School closures in Massachusetts unfolded rapidly and haphazardly over four days in March, even though there had been warnings and mounting evidence about the seriousness of the disease for months. When WBUR examined the decision-making behind school closures across the state, it found districts were unprepared to respond to a pandemic, and state leaders failed to provide specific directives until the need to act was undeniable.

What happened before statewide school closures in Massachusetts demonstrates how traditional approaches to emergency management, which elevate local control, fall short during a global public health crisis.For educators, that decentralized approach created confusion and frustration. It also left local leaders making potentially life-and-death decisions with imperfect information and inadequate guidance.

Slow Emergency Response

On Feb. 1, Massachusetts announced its first confirmed case of the coronavirus. He was a student at UMass Boston. It was the eighth case in the United States.

Throughout February, much of the guidance from state and federal officials focused on international travel. Superintendents like Dianne Kelly in Revere were concerned. In mid-February, a group from Revere High School traveled to Italy for school vacation. As Kelly watched the number of cases erupt in Italy, she took a closer look at the group’s itinerary. It included a two-night stay in northern Italy, the hardest hit part of the country.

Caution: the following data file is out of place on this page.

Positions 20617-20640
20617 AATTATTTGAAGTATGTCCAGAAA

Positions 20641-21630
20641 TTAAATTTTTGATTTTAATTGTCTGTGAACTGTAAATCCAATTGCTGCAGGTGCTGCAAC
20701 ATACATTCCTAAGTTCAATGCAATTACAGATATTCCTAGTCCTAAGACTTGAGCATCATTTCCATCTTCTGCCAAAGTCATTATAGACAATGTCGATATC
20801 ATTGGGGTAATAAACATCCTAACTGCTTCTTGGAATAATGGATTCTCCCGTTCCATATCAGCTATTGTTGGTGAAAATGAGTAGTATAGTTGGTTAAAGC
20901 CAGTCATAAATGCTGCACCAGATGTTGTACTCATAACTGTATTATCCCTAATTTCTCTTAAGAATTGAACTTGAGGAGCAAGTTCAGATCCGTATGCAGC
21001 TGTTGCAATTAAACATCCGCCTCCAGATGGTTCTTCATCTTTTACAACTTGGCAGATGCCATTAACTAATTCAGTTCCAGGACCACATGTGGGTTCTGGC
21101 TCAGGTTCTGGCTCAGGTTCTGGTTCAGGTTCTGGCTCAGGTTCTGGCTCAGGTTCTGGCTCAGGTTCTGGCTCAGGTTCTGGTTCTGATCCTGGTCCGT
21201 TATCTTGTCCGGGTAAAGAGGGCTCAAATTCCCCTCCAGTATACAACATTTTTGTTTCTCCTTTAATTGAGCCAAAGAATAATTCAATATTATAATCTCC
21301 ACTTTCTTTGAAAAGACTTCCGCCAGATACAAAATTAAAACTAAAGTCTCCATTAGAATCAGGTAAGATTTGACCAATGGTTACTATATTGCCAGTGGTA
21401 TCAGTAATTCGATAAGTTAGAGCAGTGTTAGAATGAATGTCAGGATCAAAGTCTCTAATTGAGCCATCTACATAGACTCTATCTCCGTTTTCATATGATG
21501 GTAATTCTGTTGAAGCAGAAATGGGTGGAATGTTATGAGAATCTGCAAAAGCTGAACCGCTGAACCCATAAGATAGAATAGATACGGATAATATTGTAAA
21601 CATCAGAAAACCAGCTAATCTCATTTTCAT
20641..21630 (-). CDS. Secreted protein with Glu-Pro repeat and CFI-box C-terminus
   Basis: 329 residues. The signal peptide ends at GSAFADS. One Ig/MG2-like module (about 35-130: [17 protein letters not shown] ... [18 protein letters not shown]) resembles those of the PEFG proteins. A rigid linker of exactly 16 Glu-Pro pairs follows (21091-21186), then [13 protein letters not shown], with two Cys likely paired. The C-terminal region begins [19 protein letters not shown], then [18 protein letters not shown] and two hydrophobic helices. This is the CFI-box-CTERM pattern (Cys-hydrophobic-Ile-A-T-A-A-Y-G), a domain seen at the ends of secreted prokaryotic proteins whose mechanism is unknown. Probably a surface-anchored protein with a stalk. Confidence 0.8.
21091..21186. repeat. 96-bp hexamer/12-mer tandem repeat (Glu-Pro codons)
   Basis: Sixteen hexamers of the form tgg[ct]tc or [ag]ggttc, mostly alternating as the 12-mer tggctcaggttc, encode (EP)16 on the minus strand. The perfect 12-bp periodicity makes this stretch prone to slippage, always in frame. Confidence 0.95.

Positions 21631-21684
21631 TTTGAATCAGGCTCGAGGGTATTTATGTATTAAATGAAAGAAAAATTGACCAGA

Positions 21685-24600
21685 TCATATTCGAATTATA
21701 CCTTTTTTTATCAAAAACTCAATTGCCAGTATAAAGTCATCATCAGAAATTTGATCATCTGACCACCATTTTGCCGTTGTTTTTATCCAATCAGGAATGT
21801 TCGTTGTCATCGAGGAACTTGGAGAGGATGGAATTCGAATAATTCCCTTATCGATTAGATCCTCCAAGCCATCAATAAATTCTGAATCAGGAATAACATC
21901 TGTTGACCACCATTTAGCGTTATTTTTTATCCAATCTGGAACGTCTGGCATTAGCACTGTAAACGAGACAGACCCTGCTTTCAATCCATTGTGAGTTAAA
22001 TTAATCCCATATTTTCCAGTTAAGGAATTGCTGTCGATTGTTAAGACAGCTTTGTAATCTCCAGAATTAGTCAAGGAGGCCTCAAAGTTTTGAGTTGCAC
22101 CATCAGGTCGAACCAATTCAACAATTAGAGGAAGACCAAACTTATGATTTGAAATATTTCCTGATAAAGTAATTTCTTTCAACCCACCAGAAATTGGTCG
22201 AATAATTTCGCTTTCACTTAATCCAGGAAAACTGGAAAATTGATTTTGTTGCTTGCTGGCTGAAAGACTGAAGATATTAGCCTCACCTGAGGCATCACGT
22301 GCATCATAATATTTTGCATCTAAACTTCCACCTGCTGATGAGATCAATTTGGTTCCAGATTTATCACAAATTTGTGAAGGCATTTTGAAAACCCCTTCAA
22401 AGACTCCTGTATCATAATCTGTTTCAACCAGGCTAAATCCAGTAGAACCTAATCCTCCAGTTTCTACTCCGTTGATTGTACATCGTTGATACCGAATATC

Kelly contacted the federal Centers for Disease Control and Prevention for guidance. She was told the students and staff could return to school but should be monitored for signs of illness. They came back. No one showed any symptoms.

“We immediately had a bit of a smaller uprising from other parents who felt like we were putting their kids in jeopardy, in harm’s way, by admitting kids who had recently traveled to Italy,” Kelly said. “So we were already acutely aware of how the general public was responding to the coronavirus … and we spent a lot of time really trying to reassure parents.”

But a week after students returned, federal officials revised their guidance. Anyone who had traveled to northern Italy since Feb. 15 should isolate for two weeks.

“That just put everybody in a tailspin,” Kelly said. “Because then we had to tell those kids and those adults who traveled to Italy to stay home.”